Note: Flags indicate national team as defined under FIFA eligibility rules. Players may hold more than one non-FIFA nationality.

No.PositionPlayer
1 Flag of Spain.svg GK Álex Remiro
2 Flag of Bosnia and Herzegovina.svg FW Kenan Kodro
3 Flag of Spain.svg DF Unai Núñez
4 Flag of Spain.svg DF Iñigo Martínez
5 Flag of Spain.svg DF Yeray Álvarez
6 Flag of Spain.svg DF Mikel San José
7 Flag of Spain.svg MF Beñat Etxebarria
8 Flag of Spain.svg MF Ander Iturraspe (2nd captain)
9 Flag of Spain.svg FW Iñaki Williams
10 Flag of Spain.svg FW Iker Muniain (3rd captain)
11 Flag of Spain.svg FW Iñigo Córdoba
12 Flag of Spain.svg DF Yuri Berchiche
13 Flag of Spain.svg GK Iago Herrerín
14 Flag of Spain.svg MF Markel Susaeta (captain)
No.PositionPlayer
15 Flag of Spain.svg DF Iñigo Lekue
16 Flag of Spain.svg MF Dani García
17 Flag of Spain.svg MF Mikel Rico
18 Flag of Spain.svg MF Óscar de Marcos (4th captain)
19 Flag of Spain.svg FW Ibai Gómez
20 Flag of Spain.svg FW Aritz Aduriz
21 Flag of Spain.svg DF Ander Capa
22 Flag of Spain.svg MF Raúl García
23 Flag of Spain.svg MF Unai López
24 Flag of Spain.svg DF Mikel Balenziaga
25 Flag of Spain.svg GK Unai Simón
30 Flag of Spain.svg FW Gorka Guruzeta
31 Flag of Spain.svg MF Peru Nolaskoain

Reserve team

Note: Flags indicate national team as defined under FIFA eligibility rules. Players may hold more than one non-FIFA nationality.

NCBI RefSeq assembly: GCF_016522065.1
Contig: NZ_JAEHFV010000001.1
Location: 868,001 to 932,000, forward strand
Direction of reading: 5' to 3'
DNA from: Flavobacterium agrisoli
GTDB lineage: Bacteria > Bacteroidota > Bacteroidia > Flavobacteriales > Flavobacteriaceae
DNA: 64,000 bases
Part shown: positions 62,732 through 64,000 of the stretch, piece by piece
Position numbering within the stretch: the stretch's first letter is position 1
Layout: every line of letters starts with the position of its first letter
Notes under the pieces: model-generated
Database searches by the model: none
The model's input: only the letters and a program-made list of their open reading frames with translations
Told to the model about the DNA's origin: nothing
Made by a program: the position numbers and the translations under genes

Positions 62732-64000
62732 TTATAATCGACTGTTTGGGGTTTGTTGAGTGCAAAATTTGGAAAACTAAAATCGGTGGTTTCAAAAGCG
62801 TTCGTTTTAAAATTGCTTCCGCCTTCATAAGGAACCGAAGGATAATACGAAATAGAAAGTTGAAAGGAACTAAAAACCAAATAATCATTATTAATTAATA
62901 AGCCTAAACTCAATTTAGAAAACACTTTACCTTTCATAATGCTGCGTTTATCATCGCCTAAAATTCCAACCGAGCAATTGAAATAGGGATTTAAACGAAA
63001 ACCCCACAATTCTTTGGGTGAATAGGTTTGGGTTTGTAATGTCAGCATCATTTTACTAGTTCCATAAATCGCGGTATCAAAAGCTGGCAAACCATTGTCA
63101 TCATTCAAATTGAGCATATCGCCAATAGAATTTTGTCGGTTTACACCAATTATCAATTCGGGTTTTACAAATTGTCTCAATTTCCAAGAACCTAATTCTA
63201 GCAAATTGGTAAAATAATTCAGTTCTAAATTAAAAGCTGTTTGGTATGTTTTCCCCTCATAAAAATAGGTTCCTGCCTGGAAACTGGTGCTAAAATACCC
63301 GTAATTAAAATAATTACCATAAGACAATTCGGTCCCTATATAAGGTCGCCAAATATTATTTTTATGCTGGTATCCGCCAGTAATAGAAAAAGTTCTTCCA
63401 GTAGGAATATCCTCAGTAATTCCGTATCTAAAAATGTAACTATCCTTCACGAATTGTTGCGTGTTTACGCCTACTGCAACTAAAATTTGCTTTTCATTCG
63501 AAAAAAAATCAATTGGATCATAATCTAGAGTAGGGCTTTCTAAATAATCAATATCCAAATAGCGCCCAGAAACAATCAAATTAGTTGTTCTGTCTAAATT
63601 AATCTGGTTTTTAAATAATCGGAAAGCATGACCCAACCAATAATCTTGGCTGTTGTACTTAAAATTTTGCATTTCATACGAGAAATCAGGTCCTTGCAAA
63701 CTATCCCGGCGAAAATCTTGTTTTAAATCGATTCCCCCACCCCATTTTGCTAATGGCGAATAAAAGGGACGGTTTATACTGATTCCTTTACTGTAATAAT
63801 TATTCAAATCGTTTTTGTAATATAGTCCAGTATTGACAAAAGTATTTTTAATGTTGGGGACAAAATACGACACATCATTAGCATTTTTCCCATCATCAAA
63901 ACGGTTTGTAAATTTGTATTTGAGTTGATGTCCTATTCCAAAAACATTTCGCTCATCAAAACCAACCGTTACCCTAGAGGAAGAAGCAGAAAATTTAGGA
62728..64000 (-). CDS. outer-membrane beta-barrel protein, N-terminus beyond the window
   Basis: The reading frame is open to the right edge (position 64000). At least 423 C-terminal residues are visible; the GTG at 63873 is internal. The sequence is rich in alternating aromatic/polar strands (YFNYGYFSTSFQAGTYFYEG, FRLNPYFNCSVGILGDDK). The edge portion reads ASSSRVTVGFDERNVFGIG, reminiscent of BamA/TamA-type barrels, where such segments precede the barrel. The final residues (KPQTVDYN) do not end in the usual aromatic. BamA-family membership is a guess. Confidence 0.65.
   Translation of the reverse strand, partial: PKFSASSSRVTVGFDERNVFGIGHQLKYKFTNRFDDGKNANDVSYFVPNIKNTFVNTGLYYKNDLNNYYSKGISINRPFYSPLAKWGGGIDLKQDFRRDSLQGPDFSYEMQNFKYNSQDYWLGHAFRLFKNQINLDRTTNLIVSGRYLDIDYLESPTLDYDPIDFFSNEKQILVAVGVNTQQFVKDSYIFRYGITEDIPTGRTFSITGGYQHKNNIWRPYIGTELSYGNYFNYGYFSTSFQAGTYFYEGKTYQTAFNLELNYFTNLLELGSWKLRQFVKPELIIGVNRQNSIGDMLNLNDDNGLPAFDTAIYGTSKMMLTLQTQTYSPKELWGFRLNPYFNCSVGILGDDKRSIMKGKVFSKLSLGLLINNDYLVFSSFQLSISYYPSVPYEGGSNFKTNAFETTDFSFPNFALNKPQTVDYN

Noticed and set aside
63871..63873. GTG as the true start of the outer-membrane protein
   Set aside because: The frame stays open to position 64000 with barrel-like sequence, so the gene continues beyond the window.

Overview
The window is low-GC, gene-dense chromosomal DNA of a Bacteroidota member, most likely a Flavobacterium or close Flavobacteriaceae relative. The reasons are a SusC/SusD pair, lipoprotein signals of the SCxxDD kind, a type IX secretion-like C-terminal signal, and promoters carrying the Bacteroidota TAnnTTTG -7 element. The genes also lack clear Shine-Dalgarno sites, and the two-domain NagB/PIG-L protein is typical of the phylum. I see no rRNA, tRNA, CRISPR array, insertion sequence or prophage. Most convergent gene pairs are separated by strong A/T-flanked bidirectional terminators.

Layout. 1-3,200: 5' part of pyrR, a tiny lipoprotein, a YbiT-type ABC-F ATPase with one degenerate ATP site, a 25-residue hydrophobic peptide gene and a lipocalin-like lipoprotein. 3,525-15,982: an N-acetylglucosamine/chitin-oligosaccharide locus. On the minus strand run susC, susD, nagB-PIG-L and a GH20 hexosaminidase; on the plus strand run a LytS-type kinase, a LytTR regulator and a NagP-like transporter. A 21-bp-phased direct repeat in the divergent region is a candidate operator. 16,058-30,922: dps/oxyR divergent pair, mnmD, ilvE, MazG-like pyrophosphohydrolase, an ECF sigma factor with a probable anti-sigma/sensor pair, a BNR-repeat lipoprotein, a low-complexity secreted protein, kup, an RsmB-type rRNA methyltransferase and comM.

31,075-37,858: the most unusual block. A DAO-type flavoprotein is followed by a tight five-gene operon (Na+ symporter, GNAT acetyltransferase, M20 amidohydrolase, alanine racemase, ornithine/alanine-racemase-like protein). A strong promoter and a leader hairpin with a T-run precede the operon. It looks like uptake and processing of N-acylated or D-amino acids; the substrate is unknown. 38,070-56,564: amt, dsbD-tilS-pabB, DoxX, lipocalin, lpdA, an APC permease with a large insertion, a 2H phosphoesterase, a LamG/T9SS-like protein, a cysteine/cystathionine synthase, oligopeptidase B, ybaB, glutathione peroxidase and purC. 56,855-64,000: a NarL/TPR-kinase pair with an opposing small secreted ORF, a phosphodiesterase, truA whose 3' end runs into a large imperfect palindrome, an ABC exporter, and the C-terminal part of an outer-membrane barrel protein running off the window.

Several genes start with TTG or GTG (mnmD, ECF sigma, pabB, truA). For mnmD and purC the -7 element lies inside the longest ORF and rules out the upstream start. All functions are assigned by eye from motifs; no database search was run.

No.PositionPlayer
26 Flag of Spain.svg GK Hodei Oleaga
32 Flag of Spain.svg FW Iñigo Vicente
34 Flag of Spain.svg MF Oihan Sancet

Out on loan

Note: Flags indicate national team as defined under FIFA eligibility rules. Players may hold more than one non-FIFA nationality.

No.PositionPlayer
Flag of Romania.svg DF Cristian Ganea (at Numancia until 30 June 2019)
Flag of Spain.svg DF Xabier Etxeita (at Huesca until 30 June 2019)
Flag of Spain.svg DF Andoni López (at Almería until 30 June 2019)
No.PositionPlayer
Flag of Spain.svg FW Sabin Merino (at Leganés until 30 June 2019)
Flag of Spain.svg MF Mikel Vesga (at Leganés until 30 June 2019)

Staff

PositionName
Head coach Gaizka Garitano
Assistant coach Patxi Ferreira
Technical coachAlberto Iglesias
Physical coachJuan Ángel Iribarren
Goalkeeper coach Aitor Iru
Representative Andoni Imaz
Head of medical serviceJosean Lekue
DoctorPaco Angulo
NursesJuanma Ipiña, Álvaro Campa
PhysiotherapistsBeñat Azula, Isusko Ortuzar
Regenerative therapistXabier Clemente
Materials managersJon Eskalza, Iker López

Presidency